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Old 01-28-2013, 08:22 PM   #1
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The Most Ridiculous Law of 2013

From the Atlantic...

The Most Ridiculous Law of 2013 (So Far): It Is Now a Crime to Unlock Your Smartphone

Quote:
Originally Posted by the Atlantic
ADVISORY

BY DECREE OF THE LIBRARIAN OF CONGRESS

IT SHALL HENCEFORCE BE ORDERED THAT AMERICANS SHALL NOT UNLOCK THEIR OWN SMARTPHONES.

PENALTY: In some situations, first time offenders may be fined up to $500,000, imprisoned for five years, or both. For repeat offenders, the maximum penalty increases to a fine of $1,000,000, imprisonment for up to ten years, or both.*
The gist of the article has been done to death here, but I wanted to quote the footnotes for discussion...

Quote:
Originally Posted by the Atlantic
* Specifically this refers to Section 1204 of Public Law 105-304, which provides that "any person who violates section 1201 or 1201 willfully and for purposes of commercial advantage or private financial gain. . .[shall be subject to the listed penalties]." However, given copyright laws broad interpretation by the courts, it could be argued that merely unlocking your own smartphone takes a device of one value and converts it into a device of double that value (the resale market for unlocked phones is significantly higher) and therefore unlocking is inherently providing a commercial advantage or a private financial gain - even if the gain hasn't been realized. In other words, unlocking doubles or triples the resale value of your own device and replaces the need to procure the unlocked device from the carrier at steep costs, which may be by definition a private financial gain. Alternatively, one can argue that a customer buying a cheaper version of a product, the locked version vs. the unlocked version, and then unlocking it themselves in violation of the DMCA, is denying the provider of revenue which also qualifies. There are several cases that have established similar precedents where stealing coaxial cable for personal use has been held to be for "purposes of commercial advantage or private financial gain." (See Cablevision Sys. New York City Corp. v. Lokshin, 980 F. Supp. 107, 109 (E.D.N.Y. 1997)); (Cablevision Sys. Dev. Co. v. Cherrywood Pizza, 133 Misc. 2d 879, 881, 508 N.Y.S.2d 382, 383 (Sup. Ct. 1986)).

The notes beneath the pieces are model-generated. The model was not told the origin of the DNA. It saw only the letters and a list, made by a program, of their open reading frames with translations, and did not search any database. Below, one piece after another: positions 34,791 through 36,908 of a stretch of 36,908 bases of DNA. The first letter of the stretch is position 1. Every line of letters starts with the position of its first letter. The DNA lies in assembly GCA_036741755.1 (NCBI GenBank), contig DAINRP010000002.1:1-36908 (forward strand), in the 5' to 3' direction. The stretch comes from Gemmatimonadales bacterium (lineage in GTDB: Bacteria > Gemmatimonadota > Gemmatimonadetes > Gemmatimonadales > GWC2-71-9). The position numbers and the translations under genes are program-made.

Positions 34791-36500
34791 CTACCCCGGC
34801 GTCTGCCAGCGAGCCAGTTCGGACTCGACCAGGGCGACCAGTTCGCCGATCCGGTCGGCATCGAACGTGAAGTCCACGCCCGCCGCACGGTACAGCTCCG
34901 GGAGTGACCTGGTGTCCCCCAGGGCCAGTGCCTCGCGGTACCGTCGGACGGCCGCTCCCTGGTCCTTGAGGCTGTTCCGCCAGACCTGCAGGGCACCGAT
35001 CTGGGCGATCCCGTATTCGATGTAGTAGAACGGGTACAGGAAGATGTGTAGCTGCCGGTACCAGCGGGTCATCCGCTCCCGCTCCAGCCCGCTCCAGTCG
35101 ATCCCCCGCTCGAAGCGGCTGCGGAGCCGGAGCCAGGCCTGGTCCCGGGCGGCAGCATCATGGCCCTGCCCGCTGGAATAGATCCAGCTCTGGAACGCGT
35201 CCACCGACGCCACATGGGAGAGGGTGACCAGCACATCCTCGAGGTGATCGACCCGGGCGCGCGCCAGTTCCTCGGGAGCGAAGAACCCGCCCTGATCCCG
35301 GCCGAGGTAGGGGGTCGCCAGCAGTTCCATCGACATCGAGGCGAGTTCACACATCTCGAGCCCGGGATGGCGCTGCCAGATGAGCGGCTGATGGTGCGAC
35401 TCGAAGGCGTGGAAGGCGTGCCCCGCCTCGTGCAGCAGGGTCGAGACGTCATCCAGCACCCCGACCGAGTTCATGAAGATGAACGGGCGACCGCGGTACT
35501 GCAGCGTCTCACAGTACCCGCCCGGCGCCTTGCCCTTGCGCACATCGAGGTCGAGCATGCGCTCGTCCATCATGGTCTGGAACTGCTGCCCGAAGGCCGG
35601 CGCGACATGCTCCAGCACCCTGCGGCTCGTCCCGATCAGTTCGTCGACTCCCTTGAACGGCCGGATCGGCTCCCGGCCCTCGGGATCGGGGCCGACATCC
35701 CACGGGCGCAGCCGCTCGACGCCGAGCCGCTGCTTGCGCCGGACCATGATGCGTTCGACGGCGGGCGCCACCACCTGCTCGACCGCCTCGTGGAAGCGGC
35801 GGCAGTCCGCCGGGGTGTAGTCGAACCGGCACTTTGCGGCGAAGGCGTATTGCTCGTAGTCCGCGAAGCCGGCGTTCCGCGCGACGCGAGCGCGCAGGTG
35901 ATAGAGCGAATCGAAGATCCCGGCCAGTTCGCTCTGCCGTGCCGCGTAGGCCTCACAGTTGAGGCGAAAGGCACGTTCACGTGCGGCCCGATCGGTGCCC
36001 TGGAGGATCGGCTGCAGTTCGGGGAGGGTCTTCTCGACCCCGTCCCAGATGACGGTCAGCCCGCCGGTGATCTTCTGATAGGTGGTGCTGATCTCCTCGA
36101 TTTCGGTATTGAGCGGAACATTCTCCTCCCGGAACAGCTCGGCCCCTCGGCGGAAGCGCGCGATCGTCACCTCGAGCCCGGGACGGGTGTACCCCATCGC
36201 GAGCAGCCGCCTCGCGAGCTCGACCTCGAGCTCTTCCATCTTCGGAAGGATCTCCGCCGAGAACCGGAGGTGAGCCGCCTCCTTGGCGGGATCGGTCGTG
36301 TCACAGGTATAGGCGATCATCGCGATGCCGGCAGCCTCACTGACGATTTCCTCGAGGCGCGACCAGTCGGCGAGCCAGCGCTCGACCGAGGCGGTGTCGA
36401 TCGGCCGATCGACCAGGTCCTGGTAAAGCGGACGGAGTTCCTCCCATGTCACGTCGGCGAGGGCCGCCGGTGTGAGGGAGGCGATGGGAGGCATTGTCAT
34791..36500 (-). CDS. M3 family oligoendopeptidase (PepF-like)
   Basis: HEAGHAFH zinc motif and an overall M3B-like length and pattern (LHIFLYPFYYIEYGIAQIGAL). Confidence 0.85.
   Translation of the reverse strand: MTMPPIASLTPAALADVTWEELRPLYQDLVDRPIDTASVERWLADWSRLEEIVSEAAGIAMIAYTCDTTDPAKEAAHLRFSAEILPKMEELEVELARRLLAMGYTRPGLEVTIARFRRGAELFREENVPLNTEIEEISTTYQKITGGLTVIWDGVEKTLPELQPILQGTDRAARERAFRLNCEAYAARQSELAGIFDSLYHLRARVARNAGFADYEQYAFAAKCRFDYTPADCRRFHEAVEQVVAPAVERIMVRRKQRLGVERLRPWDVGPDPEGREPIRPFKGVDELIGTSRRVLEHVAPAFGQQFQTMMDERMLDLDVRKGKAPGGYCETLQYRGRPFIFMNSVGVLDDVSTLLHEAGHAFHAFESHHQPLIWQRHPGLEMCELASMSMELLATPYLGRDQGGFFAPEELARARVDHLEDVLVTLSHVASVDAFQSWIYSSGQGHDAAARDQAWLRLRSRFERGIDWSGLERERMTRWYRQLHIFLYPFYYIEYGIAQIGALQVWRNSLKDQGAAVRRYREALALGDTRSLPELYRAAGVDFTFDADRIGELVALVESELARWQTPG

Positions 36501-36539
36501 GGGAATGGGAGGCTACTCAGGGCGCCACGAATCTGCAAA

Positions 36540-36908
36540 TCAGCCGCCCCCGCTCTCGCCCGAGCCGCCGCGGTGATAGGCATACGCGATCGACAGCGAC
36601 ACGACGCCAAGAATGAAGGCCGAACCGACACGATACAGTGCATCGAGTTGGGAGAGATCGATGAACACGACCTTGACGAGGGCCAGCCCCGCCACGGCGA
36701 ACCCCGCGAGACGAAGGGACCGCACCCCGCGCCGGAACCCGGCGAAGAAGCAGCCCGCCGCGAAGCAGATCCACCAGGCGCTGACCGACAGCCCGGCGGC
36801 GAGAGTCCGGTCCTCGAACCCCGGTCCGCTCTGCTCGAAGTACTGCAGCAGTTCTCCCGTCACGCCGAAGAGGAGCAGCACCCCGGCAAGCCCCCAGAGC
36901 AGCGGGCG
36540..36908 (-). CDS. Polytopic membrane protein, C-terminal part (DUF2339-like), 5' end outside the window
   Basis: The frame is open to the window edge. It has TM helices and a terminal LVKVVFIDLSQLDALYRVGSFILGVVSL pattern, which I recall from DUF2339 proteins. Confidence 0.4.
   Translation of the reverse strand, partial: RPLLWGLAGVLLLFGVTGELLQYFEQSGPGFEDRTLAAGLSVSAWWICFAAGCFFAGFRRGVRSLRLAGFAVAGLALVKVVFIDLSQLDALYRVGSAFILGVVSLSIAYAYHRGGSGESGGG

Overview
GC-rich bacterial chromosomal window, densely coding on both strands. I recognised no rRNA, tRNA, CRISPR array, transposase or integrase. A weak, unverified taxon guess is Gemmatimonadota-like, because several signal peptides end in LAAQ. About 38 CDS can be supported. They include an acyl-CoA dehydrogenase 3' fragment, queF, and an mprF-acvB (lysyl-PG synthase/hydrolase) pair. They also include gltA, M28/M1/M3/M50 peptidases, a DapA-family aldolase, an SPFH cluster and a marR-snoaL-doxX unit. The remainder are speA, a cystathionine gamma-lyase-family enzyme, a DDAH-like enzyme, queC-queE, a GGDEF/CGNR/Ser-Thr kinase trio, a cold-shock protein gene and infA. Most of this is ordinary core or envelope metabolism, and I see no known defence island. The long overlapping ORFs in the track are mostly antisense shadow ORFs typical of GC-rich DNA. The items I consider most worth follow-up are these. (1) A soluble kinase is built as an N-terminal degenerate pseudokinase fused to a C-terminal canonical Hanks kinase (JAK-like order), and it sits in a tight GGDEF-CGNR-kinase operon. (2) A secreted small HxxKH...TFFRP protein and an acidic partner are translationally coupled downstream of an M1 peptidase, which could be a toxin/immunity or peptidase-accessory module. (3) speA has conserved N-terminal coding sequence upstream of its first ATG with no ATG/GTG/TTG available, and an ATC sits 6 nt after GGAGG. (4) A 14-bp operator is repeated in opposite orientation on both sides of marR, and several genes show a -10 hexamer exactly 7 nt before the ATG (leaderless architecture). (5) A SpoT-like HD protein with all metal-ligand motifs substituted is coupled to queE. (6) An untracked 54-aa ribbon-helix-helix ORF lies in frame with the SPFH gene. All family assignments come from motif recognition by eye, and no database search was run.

** The Ninth Circuit recently explained in United States v. Nosal, 676 F.3d 854 (9th Cir. 2012) that under a "broad interpretation of the [Computer Fraud and Abuse Act (CFAA) you could be prosecuted for personal use of work computers]." The court explained that under this approach "While it's unlikely that you'll be prosecuted for watching Reason.TV on your work computer, you could be [emphasis in original]. Employers wanting to rid themselves of troublesome employees. . . could threaten to report them to the FBI unless the quit. Ubiquitous, seldom-prosecuted crimes invite arbitrary and discriminatory enforcement." The Court rejected this interpretation which would have made regular activity by average citizens as a potential felony and ruled that running afoul of a corporate computer use restriction does not violate the CFAA. It's possible that here a court would use judicial discretion to narrowly interpret the DMCA and reject the broad definitions that are typically advanced by the government.
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